Keogh Plan

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DEFINITION of 'Keogh Plan'

A tax deferred pension plan available to self-employed individuals or unincorporated businesses for retirement purposes. A Keogh plan can be set up as either a defined-benefit or defined-contribution plan, although most plans are defined contribution. Contributions are generally tax deductible up to 25% of annual income with a limit of $47,000 (as of 2007). Keogh plan types include money-purchase plans (used by high-income earners), defined-benefit plans (which have high annual minimums) and profit-sharing plans (which offer annual flexibility based on profits).

Also known as an HR(10) plan, Keogh plans can invest in the same set of securities as 401(k)s and IRAs, including stocks, bonds, certificates of deposit and annuities.

BREAKING DOWN 'Keogh Plan'

Keogh plans were established through legislation by Congress in 1962 and were spearheaded by Eugene Keogh. As with other qualified retirement accounts, funds can be accessed as early as 59.5 and withdrawals must begin by age 70.5.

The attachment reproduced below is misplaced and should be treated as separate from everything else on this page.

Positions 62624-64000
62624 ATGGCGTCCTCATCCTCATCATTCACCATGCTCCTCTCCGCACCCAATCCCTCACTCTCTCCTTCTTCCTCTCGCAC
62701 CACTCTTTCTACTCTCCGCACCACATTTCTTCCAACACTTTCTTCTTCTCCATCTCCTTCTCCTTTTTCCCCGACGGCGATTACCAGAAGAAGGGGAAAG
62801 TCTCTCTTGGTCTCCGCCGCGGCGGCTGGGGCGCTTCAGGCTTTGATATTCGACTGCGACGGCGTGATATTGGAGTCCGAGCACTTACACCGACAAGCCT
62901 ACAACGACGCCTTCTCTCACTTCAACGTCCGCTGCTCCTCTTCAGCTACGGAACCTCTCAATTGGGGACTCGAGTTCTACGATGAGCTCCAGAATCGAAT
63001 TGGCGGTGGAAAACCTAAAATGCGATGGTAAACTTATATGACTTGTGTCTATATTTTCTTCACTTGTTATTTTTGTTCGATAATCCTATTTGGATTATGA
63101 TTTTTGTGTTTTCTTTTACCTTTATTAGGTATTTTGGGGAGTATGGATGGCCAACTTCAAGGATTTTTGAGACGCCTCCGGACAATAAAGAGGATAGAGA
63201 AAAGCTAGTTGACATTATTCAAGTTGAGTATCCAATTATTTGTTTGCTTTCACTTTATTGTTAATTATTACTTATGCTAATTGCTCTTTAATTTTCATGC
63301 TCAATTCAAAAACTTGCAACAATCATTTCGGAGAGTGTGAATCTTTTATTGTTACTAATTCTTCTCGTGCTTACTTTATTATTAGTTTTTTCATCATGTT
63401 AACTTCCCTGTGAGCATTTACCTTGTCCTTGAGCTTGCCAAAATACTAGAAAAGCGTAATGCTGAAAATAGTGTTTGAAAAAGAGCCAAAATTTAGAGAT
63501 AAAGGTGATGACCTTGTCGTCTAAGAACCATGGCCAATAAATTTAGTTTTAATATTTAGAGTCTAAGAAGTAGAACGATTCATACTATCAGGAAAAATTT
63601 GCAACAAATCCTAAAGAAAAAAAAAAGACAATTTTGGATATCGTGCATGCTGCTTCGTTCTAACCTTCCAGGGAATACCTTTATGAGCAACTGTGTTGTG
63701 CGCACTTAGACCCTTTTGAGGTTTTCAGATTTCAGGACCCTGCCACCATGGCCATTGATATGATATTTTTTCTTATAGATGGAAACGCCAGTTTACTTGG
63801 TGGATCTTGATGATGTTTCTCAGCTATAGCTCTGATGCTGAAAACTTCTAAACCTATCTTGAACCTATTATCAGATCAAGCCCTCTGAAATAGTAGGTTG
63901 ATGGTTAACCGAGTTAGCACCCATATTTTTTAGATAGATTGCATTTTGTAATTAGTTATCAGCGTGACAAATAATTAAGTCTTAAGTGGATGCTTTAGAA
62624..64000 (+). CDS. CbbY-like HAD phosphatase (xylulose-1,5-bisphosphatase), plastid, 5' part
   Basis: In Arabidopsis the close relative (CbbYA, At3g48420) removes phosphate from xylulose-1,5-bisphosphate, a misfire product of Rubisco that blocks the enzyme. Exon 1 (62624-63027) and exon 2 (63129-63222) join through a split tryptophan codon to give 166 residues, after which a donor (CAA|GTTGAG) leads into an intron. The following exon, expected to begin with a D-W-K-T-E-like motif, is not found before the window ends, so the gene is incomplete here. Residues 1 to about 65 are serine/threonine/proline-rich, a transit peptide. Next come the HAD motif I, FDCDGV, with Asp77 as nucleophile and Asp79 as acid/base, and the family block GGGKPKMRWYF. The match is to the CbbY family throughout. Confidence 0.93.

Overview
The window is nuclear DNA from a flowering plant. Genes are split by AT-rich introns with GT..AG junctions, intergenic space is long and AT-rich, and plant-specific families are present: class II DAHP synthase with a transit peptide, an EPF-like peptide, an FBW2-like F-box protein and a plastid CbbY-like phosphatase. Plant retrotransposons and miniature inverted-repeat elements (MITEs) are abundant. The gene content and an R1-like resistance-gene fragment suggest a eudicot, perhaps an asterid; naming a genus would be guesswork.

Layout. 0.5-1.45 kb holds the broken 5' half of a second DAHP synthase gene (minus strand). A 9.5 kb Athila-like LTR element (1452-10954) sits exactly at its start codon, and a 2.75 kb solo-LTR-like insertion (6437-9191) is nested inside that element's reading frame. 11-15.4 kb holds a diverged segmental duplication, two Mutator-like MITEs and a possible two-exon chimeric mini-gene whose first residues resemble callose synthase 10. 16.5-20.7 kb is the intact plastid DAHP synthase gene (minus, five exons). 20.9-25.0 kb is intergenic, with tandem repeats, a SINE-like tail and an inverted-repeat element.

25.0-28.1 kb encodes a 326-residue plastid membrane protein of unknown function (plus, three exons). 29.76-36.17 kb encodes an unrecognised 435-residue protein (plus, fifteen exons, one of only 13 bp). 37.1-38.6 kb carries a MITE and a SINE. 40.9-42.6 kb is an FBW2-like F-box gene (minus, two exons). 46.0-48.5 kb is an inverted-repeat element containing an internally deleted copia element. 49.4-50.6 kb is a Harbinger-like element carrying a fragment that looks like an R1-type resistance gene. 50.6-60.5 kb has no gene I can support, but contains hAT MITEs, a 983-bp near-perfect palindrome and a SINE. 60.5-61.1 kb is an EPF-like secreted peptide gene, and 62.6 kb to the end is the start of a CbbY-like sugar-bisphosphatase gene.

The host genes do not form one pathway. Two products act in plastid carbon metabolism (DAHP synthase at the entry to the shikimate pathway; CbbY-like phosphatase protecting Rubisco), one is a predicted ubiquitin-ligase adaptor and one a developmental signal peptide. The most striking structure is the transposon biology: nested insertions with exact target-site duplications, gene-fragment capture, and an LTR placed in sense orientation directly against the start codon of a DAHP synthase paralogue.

Keoghs are known to have more administrative burdens and higher upkeep costs than Simplified Employee Pension (SEP) plans, but the contribution limits are higher, making Keoghs a popular option for many business owners and proprietors.

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RELATED FAQS
  1. What is the difference between a Keogh and an IRA?

    The Keogh plan, or HR10, is an employer-funded, tax-deferred retirement plan designed for unincorporated businesses or self-employed ... Read Full Answer >>
  2. I am the beneficiary of an IRA and a Keogh. Can I combine them into one plan?

    It depends. If you are a "spouse beneficiary" for both the Keogh and the IRA, then you may transfer or roll over the inherited ... Read Full Answer >>
  3. What are the best ways to sell an annuity?

    The best ways to sell an annuity are to locate buyers from insurance agents or companies that specialize in connecting buyers ... Read Full Answer >>
  4. Can my IRA be used for college tuition?

    You can use your IRA to pay for college tuition even before you reach retirement age. In fact, your retirement savings can ... Read Full Answer >>
  5. Why are IRA, Roth IRAs and 401(k) contributions limited?

    Contributions to IRA, Roth IRA, 401(k) and other retirement savings plans are limited by the IRS to prevent the very wealthy ... Read Full Answer >>
  6. How do you calculate penalties on an IRA or Roth IRA early withdrawal?

    With a few exceptions, early withdrawals from traditional or Roth IRAs generally incur a tax penalty equal to 10% of the ... Read Full Answer >>

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